All told, the survey suggests that firms are optimistic about the future. "Record hiring levels and employers' high confidence that they will continue or increase shows the tremendous need for accounting graduates and CPAs to meet employer demand," Fiore said. "These findings indicate that job prospects for current enrollees in accounting programs as well as recent graduates remain extremely bright."
About the author
Courtney L. Vien is a JofA associate editor. To comment on this article or to suggest an idea for another article, contact her at firstname.lastname@example.org or 919-402-4125.
- "Millennial Women: How to Woo a New Generation of Employees," July 2015, page 26
- "Staffing Issues Surge to Forefront of Accounting Firm Concerns," June 9, 2015
- "Internal Auditors Confident in Risk Assessment but Face Possible Talent Shortage," March 10, 2015
- "A Pipeline for Diversity," Aug. 2014, page 48
- "Finance Professionals Are Upbeat, but They Have Staffing Concerns," June 5, 2014
- "From CGMA Magazine: Meeting the Challenge of the Young and the Restless," May 2014, page 20
- "Accounting, Finance Jobs Take Weeks to Fill," April 17, 2014
The Tax Adviser article
"Youth Movement: Attracting and Keeping Young People in the CPA Profession," March 2015, page 204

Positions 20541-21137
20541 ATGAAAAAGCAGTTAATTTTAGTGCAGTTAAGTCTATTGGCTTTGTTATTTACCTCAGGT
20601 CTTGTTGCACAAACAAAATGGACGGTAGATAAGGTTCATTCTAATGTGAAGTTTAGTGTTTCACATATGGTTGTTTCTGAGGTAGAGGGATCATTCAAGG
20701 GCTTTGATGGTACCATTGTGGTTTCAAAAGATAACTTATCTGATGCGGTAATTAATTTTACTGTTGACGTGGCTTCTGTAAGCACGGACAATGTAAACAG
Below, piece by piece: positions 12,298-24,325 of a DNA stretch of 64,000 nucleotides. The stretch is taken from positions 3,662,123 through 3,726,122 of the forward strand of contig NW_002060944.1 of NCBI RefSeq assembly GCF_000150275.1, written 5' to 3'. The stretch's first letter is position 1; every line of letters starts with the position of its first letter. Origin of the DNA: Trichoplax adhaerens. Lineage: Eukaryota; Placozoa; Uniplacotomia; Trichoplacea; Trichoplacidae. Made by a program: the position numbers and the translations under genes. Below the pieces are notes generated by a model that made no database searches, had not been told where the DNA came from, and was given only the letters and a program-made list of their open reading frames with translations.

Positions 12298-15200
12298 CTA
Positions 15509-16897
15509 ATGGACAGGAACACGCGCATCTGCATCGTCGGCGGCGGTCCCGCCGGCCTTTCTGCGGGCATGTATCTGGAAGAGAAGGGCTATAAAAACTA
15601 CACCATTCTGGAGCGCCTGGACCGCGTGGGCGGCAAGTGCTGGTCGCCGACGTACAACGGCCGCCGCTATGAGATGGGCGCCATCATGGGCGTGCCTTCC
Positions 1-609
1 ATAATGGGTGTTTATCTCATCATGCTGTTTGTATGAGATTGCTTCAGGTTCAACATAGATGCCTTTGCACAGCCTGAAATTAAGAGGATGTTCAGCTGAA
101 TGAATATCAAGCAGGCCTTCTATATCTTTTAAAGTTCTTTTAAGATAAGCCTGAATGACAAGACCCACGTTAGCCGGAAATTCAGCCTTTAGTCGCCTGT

- The 2011 PCPS Top Talent Study: Attracting and Keeping the Best CPAs, aicpa.org
- The Attraction, Retention, and Advancement of Women Leaders: Strategies for Organizational Sustainability, aicpa.org
- Extra Credit newsletter
- ThisWaytoCPA newsletter, with registration to ThisWaytoCPA.com, sign up at thiswaytocpa.com
- "Think Outside of the Box to Find Recruits," May 27, 2015
- "Recruit With Intention," May 27, 2015
- "Understanding the Workplace Demands of Today's Labor Force," Aug. 26, 2014
PCPS Human Capital Center (HR Resources)
Shift your practice into high gear with the Human Capital Center. You have access to a host of tools and information to help you attract and retain top-quality talent, boost morale, and find solutions to your top HR issues. Visit the Human Capital Center at aicpa.org.
Recruitment and Retention Toolkit: A Journey Toward a More Inclusive Workforce, aicpa.org